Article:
wendy-and-lucy-kelly-reichardt-2.jpgWendy and Lucy, 2008

OA: What kind of budgets do you work to?

KR: Old Joy was shot for $30,000 and this last one, the whole film was $300,000. They’re very small and everybody who works on them is pretty much a volunteer. I teach Film Production for a living and I edit the films in my apartment by myself so it’s a small operation to say the least. I guess it depends on what you’re making. If you’re dealing with reality you can afford to make things cheaper but if you’re creating a world like in a period piece, something like a few million dollars might not get you that far. It’s very expensive, because once you get outside a very limited project, you start to become regulated by the union in terms of what you have to pay people, so if you can’t make a film really small, you get pushed into another bracket of films that cost under 1 million dollars. So unless you’re making something that’s very tiny, your budget just gets wiped out by the actors union. It really is true that you could be making a film for several million dollars, but everybody is getting paid a certain wage so the amount you actually have to make the film can be deceiving. I got around it because if you’re making films for under $600,000 dollars, then it is classed as an experimental project. You still pay the unions, but it just isn’t as much.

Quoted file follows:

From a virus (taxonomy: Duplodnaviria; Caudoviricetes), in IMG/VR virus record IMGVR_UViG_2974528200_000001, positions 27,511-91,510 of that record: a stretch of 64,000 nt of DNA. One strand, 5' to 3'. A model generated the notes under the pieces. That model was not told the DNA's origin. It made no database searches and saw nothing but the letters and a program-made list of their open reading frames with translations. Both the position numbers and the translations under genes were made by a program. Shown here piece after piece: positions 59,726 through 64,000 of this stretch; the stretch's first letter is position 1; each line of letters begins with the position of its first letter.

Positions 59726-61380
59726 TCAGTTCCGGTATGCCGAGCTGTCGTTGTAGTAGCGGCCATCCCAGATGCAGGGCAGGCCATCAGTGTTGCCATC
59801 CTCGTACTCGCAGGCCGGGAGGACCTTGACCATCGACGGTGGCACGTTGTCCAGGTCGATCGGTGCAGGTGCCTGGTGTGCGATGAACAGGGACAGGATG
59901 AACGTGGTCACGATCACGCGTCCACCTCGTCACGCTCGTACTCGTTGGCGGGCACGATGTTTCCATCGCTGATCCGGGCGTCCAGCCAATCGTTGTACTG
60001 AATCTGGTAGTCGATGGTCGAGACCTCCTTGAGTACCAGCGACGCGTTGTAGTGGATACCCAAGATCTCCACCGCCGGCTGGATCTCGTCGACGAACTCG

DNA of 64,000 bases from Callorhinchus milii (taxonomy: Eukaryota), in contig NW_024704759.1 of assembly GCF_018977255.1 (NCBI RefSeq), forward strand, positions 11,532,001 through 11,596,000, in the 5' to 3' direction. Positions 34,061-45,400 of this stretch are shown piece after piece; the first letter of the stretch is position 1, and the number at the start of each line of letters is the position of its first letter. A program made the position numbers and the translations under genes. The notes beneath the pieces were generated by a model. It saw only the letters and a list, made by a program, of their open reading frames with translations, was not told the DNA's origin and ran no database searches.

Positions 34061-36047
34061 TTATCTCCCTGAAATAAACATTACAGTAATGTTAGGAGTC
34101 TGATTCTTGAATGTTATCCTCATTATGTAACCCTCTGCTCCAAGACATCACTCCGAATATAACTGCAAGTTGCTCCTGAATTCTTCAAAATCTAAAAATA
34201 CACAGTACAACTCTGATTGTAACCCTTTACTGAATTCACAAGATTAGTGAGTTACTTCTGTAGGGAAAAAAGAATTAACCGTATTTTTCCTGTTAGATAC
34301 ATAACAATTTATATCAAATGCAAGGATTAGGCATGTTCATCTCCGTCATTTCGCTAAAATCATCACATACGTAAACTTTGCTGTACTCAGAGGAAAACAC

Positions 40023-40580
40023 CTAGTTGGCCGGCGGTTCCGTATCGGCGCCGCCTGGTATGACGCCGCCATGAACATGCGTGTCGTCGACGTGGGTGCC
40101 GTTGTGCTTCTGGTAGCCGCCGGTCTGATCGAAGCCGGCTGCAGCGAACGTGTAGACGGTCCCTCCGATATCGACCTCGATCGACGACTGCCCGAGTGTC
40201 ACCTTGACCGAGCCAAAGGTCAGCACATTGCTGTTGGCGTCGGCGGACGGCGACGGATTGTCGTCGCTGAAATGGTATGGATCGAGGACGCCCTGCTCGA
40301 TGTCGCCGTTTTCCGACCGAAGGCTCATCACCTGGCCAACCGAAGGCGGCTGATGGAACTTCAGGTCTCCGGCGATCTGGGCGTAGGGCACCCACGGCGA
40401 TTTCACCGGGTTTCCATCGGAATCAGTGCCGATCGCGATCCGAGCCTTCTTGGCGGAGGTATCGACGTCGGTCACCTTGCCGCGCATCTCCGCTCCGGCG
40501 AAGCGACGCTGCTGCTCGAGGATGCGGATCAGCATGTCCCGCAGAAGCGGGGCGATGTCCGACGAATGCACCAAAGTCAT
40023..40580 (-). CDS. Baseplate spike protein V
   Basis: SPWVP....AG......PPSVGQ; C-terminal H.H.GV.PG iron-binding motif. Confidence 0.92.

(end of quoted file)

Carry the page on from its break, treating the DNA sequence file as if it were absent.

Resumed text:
OA: You’ll have to excuse the comparison but broadly speaking, it may be easy to liken you’re style of filmmaking to that of Vincent Gallo who clearly works very hard to create the aesthetic quality of his films. Watching your films, it feels effortless and natural. Is this something you aware of while you’re filming?

KR: Not a favourable comparison! Are you familiar with the films of Monte Hellmann? Two of my all-time favourite films are Two-lane Blacktop and Cockfighter and Warren Oates is one of my favourite actors. Both are a huge inspiration to me as far as American Cult figures go and they’ve really existed on the periphery of American Cinema.

wendy-and-lucy-kelly-reichardt-3.jpgWendy and Lucy, 2008

OA: A much better comparison, and definitely a similarity between them and Wendy and Lucy is that all the central characters are more or less met by strangers with indifference, as opposed to hesitation or warm welcome.

KR: I guess it’s just my outlook on people living in poverty in America. Even in the wake of Hurricane Katrina, a planned evacuation of thousands of people didn’t take into account the huge number of them that didn’t have cars, places to go to, or any other ways of getting out. In the campaign right now, Obama doesn’t talk about poverty, it’s all about the middle-class. Of course I’m hoping that he’ll do something more progressive than he has so far. There have been things in Chicago that he did for people on Death Row, but Obama’s the great hope and I suppose in any case he’ll be an improvement on what we have now. I was excited to vote for him. I teach for living and I’ve never had my students give a shit about what’s going on politically and now they really do so I have to give him a lot of credit for that. He has been able to awaken part of society that was just not involved.

OA: Do you have another project lined up?

KR: I do, at least I have a script. It’s a Western that John Raymond and I have been working on, set in Oregon, so it’s a little frontier crossing. If you mean do I have the money, then no, but I do have a script and that’s what we’re researching right now.


Owen Armstrong is a projectionist and beekeeper. He lives in London.